Windows Aliases for Terraform and Git

Ever wonder how to easily create new Windows aliases for Terraform, git, or other tools? This post is for you!

I prefer to use the CLI when working on Infrastructure as Code projects using tools such as git and Terraform. The CLI experience feels speedy and clean when compared to loading a client to navigate an interface. I’m also a creature of habit. However, there are times when the existing set of CLI commands fall short of my needs and I create new helpful aliases.

Windows Aliases for Terraform - SpongeBob Style!
Helpful aliases in the wild.

Recently, I was asked about creating aliases for common Terraform commands running on Windows. As a fellow Windows user myself, I wanted to share a few tips on the subject. In this post, I’ll explain how to create on-demand aliases using the PowerShell profile along with some examples used in my development environment for git and Terraform.

PowerShell User Profile

In a previous post entitled How to Configure a PowerShell ISE Theme and User Profile, I went through setting up a user profile for numerous reasons. A few things have changed since then. Today, I am running Windows 10 on a laptop with PowerShell Core 7.0.2 installed. I’ve completely abandoned PowerShell for Windows.

This means that my user profile is located in my OneDrive folder in the path shown below:


The user profile is loaded at the start of a PowerShell session, which is my default CLI. Loading aliases into the user profile is a great idea. It gels nicely with stand-alone PowerShell prompts and integrated VS Code prompts. If this file is missing, create one.

I’m now ready to make new aliases in the profile.ps1 user profile. I tend to make two types of aliases: commands and functions. I’ll cover both of these types of aliases in the next sections.

Windows Command Aliases

A command alias directly references another existing command. For example, the alias below takes terraform, which is a long command name, and shrinks it down into tf – something less annoying to type!

# Terraform 0.12.x
New-Alias -Name "tf" -Value "terraform"

Command aliases are helpful when testing new versions of a command. For example, I use an alias to switch between Terraform version 0.12 and 0.13.

# Terraform 0.13.beta
New-Alias -Name "tf13" -Value "terraform13b3.exe"

As long as the command is located somewhere in the path environmental variable, no other work is required. If the command requires parameters or additional arguments, this method requires that you type them in manually after the alias. To remedy this shortcoming, point the alias at a function.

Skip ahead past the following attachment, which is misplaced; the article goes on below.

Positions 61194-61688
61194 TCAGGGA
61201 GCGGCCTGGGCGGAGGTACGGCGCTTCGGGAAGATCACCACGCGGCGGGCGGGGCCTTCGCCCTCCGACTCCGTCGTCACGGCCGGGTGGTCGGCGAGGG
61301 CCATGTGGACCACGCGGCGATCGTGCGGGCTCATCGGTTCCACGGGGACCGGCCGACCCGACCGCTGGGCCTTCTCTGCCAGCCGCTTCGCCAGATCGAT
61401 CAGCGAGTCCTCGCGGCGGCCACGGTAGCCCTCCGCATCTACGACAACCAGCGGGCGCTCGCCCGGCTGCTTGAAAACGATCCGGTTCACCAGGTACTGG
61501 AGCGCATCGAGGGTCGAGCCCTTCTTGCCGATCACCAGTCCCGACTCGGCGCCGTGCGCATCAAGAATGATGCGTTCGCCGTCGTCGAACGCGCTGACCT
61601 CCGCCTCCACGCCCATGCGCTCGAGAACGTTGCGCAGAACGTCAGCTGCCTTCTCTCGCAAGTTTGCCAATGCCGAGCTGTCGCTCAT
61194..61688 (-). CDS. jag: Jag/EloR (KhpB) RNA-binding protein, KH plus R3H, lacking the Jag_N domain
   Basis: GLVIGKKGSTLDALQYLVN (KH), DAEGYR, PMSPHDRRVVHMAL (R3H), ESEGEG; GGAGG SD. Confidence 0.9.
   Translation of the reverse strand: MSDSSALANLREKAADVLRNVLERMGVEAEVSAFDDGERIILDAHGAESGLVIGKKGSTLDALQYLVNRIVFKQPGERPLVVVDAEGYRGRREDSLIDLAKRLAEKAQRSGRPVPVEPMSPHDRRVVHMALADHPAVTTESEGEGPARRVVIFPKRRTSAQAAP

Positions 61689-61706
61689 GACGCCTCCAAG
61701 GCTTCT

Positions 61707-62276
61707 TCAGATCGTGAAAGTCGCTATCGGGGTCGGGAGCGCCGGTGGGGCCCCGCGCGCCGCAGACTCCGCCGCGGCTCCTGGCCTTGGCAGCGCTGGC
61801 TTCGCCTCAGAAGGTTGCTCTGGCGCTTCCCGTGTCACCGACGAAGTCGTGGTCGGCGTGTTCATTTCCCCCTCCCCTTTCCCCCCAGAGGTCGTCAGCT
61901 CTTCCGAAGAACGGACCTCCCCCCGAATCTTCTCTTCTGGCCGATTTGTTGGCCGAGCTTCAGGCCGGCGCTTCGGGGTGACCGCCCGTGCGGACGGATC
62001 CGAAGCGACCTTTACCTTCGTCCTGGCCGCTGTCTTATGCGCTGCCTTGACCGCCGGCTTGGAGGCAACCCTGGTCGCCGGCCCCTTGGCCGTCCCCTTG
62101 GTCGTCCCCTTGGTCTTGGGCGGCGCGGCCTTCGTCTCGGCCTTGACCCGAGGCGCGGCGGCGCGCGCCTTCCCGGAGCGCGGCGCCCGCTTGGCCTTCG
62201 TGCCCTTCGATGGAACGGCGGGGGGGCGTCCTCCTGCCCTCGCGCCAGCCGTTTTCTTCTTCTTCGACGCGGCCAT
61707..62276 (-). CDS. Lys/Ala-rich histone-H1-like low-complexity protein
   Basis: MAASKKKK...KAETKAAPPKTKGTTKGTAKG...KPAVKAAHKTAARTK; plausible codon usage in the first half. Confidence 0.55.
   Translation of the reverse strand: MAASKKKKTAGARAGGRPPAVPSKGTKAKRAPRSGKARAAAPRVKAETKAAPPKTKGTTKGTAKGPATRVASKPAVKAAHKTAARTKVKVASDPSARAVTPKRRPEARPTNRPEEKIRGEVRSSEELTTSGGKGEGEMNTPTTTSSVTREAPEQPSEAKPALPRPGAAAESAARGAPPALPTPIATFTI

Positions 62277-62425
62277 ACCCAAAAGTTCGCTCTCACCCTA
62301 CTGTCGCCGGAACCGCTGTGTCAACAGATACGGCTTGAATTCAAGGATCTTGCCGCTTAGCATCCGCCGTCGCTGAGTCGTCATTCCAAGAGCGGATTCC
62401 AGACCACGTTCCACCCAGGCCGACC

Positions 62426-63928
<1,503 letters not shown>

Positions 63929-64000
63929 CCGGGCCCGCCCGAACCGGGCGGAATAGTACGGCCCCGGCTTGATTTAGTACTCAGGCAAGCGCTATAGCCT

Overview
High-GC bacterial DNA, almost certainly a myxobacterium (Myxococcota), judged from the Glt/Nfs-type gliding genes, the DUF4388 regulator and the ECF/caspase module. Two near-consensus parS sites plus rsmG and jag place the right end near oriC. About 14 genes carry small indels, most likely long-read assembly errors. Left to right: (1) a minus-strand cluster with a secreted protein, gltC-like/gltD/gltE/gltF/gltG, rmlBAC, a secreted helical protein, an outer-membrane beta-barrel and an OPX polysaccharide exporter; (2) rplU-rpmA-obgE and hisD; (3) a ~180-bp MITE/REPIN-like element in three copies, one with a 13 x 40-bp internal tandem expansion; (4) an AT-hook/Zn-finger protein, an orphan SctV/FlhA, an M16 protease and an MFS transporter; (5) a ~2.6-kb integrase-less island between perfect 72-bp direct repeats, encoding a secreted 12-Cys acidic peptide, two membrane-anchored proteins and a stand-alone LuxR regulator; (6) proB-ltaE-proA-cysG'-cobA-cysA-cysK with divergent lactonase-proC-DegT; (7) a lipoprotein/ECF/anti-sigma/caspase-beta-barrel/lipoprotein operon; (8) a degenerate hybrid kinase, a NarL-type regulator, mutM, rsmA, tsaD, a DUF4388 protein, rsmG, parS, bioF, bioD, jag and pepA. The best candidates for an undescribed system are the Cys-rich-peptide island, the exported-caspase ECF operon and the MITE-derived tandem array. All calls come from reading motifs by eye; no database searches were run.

Windows Function Aliases

A function alias provides a short function to execute when the alias is called. This comes with several advantages, such as the ability to pass complex arguments, leveraging environmental variables, and combining multiple steps (aliases, functions, etc.) into one alias.

For example, I recursively format Terraform files before making a commit. Instead of typing tf fmt -recursive each time, I use a function named New-CWTerraformFormat that combines the tf alias with the recursive format parameter. I then use an alias named tff to refer to the function.

# Terraform 0.12.x
New-Alias -Name "tf" -Value "terraform"
# Terraform Format Recursive
function New-CWTerraformFormat { tf fmt -recursive }
New-Alias -Name "tff" -Value New-CWTerraformFormat

Inserting something unique into a function name to avoid conflict with other cmdlets. I often use CW, my initials, to make determining who to blame easier. 🙂

A similar tactic exists for git commands. In this example, I create two functions to handle adding untracked files and creating a new commit. The second function, Add-CWGitCommit, uses the $args variable to allow for a custom commit message when run.

function Add-CWGitAll { git add . }
New-Alias -Name "gita" -Value Add-CWGitAll
function Add-CWGitCommit { git commit -s -m $args }
New-Alias -Name "gitc" -Value Add-CWGitCommit

I am then able to use gitc "A wonderfully crafted commit message!" to entertain my fellow collaborators.

If desired, multiple functions can be chained together. I don’t use this method because I find having aliases for each step in the development process to be the desired state.

Next Steps

Please accept a crisp high five for reaching this point in the post!

If you’d like to learn more about Infrastructure as Code, or other modern technology approaches, head over to the Guided Learning page.